When Celebrities Die Without a Will, Americans Get Serious About Estate Planning

DuPage County estate planning attorneysEstimates indicate that just 64 percent of all Americans have a will. That number drops significantly, falling to 22 percent, in the 55 and younger population. Yet, when the fortunes of big celebrities are thrown into limbo because they failed to make an estate plan, Americans start to get serious about their own fortunes. Of course, not everyone has an actual fortune, but that does not mean you do not need an estate plan. The following covers some important lessons learned from celebrities who died without a will, and will hopefully help you understand the importance of having one in place for your estate.

Probate Costs and Taxes Can Significantly Reduce the Value of Your Estate

Whether you are a multibillionaire, a pop music idol, or just your average American, your estate may be subject to probate if you pass away without a will in place. This can get expensive, and fast. As an example, Prince's estate, which is currently valued at about $300 million has already racked up more than two million in attorney's fees. On top of that, there will be state and federal taxes to pay, which are often higher when you fail to create an estate plan. If you have even a meager estate, reduce the risk of its depletion in probate with an estate plan.

Your Children Could Be Left Living in Limbo

If you have minor children and do not have an estate plan, your children could be left living in a sort of custodial limbo until a determination can be made by the courts. In the meantime, they could be placed in foster care or with a family member. In respect to the permanent guardian of your children, any family member can come forward and petition for custody of your children and their estate. Of course, the court will make every effort to ensure your children are safe and cared for, but the final determination may not be one you would have chosen.

The minor children of Michael Jackson, who was originally thought to have died without a will, might have faced a similar situation. Thankfully, his will did surface. It named both a permanent guardian and a successor guardian, should there ever be a need for one.

Adult Children, Spouses, and Other Heirs Are Left to Battle It Out

Probably the most heartbreaking consequence of an estate with no will is the effect it has on the family you love. Left to battle it out, and sometimes forced to take their issues to court, spouses, children, and other heirs may spend weeks, months, years, at war over who gets what. In some cases, the battle gets so heated that the bonds are forever strained or destroyed. Even if you only have sentimental property to divide, consider a will to protect your family from this fate.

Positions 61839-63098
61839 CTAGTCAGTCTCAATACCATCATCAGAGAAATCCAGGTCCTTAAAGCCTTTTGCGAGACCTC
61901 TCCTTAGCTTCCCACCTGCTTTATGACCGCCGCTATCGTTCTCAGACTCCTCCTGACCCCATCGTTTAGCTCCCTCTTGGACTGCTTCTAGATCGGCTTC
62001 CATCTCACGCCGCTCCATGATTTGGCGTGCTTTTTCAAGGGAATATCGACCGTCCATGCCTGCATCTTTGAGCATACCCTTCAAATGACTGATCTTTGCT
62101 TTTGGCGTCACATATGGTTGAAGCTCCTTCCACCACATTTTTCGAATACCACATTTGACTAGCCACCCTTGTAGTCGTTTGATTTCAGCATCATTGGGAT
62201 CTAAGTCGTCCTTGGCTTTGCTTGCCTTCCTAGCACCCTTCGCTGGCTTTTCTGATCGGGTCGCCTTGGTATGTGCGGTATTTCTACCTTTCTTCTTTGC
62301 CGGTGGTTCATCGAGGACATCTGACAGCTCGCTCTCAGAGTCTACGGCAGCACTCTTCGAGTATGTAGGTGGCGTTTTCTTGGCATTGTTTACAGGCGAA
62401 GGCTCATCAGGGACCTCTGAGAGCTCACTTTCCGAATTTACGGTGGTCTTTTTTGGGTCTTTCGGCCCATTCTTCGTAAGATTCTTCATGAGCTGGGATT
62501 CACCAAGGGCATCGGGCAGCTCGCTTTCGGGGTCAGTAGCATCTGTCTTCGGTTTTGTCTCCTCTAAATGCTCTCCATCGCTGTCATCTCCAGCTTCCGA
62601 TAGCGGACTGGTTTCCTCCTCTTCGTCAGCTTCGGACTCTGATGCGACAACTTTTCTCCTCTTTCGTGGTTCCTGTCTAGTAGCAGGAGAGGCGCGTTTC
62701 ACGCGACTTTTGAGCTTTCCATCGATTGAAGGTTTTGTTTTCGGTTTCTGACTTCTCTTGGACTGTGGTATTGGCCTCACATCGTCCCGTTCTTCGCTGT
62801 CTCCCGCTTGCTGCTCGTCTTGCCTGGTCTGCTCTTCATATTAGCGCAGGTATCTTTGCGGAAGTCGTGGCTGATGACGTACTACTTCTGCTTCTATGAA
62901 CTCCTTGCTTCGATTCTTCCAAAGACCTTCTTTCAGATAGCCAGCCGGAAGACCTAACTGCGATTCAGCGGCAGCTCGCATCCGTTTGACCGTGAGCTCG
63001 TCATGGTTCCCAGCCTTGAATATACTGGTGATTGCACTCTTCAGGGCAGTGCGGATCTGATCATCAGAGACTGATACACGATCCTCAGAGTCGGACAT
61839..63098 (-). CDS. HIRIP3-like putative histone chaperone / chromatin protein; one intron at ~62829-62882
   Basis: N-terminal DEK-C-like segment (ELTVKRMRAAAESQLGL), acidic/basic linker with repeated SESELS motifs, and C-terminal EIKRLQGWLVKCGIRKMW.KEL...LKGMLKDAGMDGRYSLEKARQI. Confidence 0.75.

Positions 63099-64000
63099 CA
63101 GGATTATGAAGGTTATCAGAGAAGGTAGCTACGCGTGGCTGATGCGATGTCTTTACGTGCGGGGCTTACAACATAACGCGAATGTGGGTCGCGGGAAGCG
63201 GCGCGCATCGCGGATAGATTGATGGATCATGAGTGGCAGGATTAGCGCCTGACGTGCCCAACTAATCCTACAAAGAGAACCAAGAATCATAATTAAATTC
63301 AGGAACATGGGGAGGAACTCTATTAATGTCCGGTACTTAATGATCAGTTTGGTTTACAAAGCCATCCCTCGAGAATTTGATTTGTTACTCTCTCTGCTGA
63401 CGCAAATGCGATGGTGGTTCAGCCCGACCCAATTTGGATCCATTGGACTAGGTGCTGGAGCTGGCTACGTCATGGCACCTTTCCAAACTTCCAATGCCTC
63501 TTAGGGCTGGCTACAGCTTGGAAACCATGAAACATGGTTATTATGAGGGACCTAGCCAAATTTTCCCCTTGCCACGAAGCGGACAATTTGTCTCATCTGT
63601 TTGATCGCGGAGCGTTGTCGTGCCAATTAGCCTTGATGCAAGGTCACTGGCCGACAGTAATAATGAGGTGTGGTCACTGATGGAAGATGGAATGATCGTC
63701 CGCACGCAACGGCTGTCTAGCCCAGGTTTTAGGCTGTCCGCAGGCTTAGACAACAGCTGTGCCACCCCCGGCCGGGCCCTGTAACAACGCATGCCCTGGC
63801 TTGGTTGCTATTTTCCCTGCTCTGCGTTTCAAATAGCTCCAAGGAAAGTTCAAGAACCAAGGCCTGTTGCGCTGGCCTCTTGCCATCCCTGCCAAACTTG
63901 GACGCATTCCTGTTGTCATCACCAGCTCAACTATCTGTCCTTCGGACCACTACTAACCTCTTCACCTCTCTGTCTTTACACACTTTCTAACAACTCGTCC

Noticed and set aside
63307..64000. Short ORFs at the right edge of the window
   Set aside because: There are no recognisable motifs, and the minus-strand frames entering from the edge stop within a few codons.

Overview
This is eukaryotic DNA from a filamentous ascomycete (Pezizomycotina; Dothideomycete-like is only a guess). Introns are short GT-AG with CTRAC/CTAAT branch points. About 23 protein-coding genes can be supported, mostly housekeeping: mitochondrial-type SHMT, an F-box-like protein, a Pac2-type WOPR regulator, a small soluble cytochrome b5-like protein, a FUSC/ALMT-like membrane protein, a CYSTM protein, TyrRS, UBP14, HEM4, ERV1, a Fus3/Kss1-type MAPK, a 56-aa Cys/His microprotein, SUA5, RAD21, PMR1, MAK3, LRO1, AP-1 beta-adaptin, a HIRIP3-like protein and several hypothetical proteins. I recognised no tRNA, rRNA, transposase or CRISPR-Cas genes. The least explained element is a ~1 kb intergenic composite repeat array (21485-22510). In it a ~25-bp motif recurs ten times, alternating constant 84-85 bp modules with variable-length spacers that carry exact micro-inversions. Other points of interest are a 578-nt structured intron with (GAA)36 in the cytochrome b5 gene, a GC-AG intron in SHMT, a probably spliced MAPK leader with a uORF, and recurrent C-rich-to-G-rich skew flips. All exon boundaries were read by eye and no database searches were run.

Contact Our DuPage County Estate Planning Attorneys

Whatever your estate planning needs – be it to ensure your estate is divided the way you see fit, to reduce the risk of fighting, to protect your assets from depletion, or to simply ensure your children go to the person you feel is right – the law firm of Stock, Carlson & Duff LLC can help. Get the experienced assistance you deserve. Call 630-665-2500 and schedule your initial consultation with our DuPage County estate planning lawyers today.







Estate Planning for Twenty-Somethings

estate planning for twenty-somethings, Illinois Estate Planning LawyerThere is a great misconception that estate planning is only applicable to older individuals who are nearing retirement or are already retired. The reality is, however, that adults are never too young to put some sort of estate plan in place. Obviously, the more assets and property you acquire may make planning more complicated. Still, even twenty-somethings should have certain documents in place—at the very minimum.

Health Care Advance Directives and Health Care Powers of Attorney

Most young adults do not ever consider what would happen to them if they suddenly became sick or incapacitated. Moreover, they are unaware that no one—not their parents, siblings, or other family members—would be legally able to make medical or health care decisions should they be unable to make those decisions for themselves. Having an advance directive in place could avoid the possible fracture that often occurs in families when they cannot agree on the same course of medical care. This is exactly what happened in the case of Terri Schiavo, who was only 26-years-old when she collapsed and went into coma with irreversible brain damage. A 15 year legal battle between Terri's husband and her parents waged over the course of medical treatment Teri would have wanted.